Capalbo's very good. Check Luciano Pignataro's reviews at http://www.lucianopignataro.it/rubric... for good places in Agropoli, Ogliastro Cilento, and Battipaglia (pizza, La Victoria). We stay in Castelabbate, a bit past Agropoli (and a recommended trip to the old hill town above the marina); La Taverna del Pescatore in Santa Maria di Castelabbate is well thought of, though we've not eaten there. In the region, of course: mozzarella di bufala and related cheeses, figs, and emeerging wines from Maffini and other growers--there's an excellent wine shop on the main street of Santa Maria di Castelabbate. The Cilento peninsula is big--and lovely--with a whole 'nother side down by Sapri and Pisciotta.

          1. re: obob96
            jen kalb Mar 6, 2007 11:12 AM

            thanks you your prior post I checked out the pignataro site - its really great. Im afraid we will not be able to get much into the Cilento this trip but Im thinking I will want to come back..

            I cant decide what to think about Capalbo yet - she covers a lot of producers lovingly but she also seems to buddy up with the Iaccarino's etc - the food establishment - the same group that Arthur Schwartz highlights - there seems to be a lot of work being done to support the local economy, artisanal cheese makers, farmers, wine makers where there is a natural linkage between the interests of the restauranteurs and the farmers - Im sure I will have a better appreciation of her work when I see Campania firsthand.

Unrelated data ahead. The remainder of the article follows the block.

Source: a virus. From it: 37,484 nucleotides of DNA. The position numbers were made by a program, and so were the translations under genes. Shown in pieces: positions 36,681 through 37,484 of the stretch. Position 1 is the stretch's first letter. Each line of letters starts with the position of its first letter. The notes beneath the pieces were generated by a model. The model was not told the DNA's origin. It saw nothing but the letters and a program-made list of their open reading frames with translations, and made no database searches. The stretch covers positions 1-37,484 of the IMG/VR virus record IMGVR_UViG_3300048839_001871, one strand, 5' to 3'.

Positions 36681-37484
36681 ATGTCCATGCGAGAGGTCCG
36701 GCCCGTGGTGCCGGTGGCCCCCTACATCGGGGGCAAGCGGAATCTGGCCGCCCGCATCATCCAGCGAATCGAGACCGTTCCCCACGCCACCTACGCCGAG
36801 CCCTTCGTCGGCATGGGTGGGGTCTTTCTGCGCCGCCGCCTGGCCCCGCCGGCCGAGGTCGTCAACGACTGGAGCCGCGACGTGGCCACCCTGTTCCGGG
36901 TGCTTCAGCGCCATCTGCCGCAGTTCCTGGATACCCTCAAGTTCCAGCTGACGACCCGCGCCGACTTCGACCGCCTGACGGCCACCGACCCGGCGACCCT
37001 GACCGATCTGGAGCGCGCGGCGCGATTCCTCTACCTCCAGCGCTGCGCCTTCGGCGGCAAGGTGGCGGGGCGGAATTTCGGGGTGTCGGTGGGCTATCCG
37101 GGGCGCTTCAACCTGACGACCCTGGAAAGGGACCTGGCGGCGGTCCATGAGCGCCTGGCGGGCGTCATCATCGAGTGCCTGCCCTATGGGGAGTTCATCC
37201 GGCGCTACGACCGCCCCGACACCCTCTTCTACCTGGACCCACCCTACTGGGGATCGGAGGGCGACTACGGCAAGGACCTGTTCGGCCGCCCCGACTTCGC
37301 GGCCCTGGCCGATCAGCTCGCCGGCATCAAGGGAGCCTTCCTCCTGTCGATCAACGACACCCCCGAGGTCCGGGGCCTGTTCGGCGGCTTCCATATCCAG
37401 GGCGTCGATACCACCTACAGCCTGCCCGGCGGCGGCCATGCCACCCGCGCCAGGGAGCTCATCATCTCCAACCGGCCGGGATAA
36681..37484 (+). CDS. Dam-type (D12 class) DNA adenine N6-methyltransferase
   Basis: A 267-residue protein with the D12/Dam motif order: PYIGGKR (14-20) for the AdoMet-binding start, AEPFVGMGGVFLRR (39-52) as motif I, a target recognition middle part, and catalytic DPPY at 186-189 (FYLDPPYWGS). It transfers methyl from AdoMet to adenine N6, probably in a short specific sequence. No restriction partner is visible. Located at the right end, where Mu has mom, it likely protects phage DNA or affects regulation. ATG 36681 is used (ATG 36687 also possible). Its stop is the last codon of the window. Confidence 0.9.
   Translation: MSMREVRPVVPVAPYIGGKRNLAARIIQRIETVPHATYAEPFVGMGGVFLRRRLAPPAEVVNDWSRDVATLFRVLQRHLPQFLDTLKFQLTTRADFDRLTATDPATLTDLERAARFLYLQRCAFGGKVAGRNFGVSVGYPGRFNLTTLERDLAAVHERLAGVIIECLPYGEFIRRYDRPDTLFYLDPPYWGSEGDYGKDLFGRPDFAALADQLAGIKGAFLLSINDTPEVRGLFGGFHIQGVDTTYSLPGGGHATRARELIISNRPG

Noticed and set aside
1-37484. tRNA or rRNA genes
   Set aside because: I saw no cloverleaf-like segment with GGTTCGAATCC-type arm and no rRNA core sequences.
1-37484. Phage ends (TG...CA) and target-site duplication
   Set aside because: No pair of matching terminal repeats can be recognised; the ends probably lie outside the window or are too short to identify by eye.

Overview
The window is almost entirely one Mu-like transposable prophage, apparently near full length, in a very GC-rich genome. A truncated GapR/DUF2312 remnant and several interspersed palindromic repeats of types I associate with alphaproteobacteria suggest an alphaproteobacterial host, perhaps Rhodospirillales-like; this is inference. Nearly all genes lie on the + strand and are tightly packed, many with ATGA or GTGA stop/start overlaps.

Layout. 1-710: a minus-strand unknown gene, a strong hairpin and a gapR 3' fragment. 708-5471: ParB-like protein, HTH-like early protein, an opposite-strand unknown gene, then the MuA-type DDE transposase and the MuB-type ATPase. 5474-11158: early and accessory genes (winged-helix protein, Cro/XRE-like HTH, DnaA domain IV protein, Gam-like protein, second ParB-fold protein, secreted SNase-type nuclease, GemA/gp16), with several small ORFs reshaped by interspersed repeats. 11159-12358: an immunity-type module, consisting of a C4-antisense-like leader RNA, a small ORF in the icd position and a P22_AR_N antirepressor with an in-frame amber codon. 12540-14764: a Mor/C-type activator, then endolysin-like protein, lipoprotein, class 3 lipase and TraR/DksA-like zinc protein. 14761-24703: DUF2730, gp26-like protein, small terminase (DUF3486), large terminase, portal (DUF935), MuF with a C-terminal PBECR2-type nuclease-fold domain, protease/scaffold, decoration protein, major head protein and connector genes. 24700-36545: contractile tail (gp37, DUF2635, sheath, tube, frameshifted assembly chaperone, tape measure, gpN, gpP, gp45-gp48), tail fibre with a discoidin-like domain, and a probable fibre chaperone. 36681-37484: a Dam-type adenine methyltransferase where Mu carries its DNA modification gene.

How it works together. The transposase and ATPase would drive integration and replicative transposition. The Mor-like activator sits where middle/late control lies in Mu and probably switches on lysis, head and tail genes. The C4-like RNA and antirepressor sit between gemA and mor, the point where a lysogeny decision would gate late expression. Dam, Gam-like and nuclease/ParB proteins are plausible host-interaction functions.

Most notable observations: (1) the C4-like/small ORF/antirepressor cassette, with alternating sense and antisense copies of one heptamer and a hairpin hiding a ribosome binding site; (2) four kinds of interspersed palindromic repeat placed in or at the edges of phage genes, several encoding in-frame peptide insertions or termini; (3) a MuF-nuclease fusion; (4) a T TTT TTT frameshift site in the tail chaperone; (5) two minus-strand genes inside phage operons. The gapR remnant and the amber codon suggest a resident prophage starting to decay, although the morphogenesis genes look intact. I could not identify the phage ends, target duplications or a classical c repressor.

1. re: jen kalb
              o
              obob96 Mar 6, 2007 01:24 PM

              There's a certain amount of star-kissing in Capalbo's book, probably to be expected, but much beyond the expected as well, and I'm looking forward to bringing it along on our next trip, especially because there's so little else available in English. Incidentally, I'd love to hear your honest take on the area around Paestum, with its mozzarella mile along SS18.Buon viaggio!

            2. re: obob96
              erica Mar 11, 2007 12:45 PM

              Obob...if you stay in a hotel in Castelabbate, would you share the name with us. Or recommend a good place to stay in that town or nearby? I am trying to put together a food trip that would include the AC and a bit of the Cilento...so little information out there on this area in English..

              1. re: erica
                o
                obob96 Mar 12, 2007 07:10 AM

                We stay at a small, family owned place in Castellabate proper (above Santa Maria di Castellabate) called L'Albergo Castello (http://www.hotelcastello.co.uk), owned by Franca diBiasi. The rooms in this medieval home are simple, but the hillside location and the family-style food are wonderful, as is Franca. Prices are very fair.